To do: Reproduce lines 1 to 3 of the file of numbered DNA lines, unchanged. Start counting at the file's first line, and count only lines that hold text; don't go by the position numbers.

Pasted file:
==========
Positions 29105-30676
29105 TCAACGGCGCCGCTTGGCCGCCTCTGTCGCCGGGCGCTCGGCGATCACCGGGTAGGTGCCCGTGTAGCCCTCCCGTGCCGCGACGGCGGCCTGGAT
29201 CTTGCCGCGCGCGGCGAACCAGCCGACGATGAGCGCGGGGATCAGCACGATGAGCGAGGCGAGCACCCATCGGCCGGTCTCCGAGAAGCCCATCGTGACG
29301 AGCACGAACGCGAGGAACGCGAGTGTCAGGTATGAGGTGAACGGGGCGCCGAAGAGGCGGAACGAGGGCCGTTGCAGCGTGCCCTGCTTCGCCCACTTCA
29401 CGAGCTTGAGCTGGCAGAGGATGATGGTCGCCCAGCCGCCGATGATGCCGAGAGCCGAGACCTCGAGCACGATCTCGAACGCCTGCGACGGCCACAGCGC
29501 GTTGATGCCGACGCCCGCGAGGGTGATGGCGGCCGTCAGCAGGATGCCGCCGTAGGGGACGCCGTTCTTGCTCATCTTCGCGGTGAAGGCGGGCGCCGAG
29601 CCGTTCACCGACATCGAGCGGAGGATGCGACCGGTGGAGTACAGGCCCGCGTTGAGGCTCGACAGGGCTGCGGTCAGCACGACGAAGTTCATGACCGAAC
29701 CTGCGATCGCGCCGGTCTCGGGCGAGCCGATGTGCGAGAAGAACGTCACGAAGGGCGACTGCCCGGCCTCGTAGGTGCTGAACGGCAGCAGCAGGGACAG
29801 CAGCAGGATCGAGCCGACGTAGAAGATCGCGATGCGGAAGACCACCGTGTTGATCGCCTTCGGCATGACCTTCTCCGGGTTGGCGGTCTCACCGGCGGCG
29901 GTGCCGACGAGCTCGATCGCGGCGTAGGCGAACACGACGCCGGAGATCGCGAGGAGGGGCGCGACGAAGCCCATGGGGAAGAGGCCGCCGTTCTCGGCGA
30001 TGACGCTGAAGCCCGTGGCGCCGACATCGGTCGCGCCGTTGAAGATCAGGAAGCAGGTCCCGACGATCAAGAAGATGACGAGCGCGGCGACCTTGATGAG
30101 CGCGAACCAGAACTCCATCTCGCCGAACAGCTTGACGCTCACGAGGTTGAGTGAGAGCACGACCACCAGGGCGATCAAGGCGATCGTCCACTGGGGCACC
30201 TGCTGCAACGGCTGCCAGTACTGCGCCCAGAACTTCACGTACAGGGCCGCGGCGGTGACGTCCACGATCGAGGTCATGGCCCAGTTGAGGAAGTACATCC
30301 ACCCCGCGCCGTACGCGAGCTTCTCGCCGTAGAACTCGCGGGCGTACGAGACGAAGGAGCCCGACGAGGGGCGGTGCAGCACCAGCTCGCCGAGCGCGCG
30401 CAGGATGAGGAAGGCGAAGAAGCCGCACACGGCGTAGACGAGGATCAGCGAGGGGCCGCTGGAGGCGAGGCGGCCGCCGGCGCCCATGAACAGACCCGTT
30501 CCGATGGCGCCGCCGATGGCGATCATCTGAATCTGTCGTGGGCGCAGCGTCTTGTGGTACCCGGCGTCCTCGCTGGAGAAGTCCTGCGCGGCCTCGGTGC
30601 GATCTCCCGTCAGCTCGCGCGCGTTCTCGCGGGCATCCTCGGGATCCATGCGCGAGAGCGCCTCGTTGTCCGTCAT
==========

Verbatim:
Positions 29105-30676
29105 TCAACGGCGCCGCTTGGCCGCCTCTGTCGCCGGGCGCTCGGCGATCACCGGGTAGGTGCCCGTGTAGCCCTCCCGTGCCGCGACGGCGGCCTGGAT
29201 CTTGCCGCGCGCGGCGAACCAGCCGACGATGAGCGCGGGGATCAGCACGATGAGCGAGGCGAGCACCCATCGGCCGGTCTCCGAGAAGCCCATCGTGACG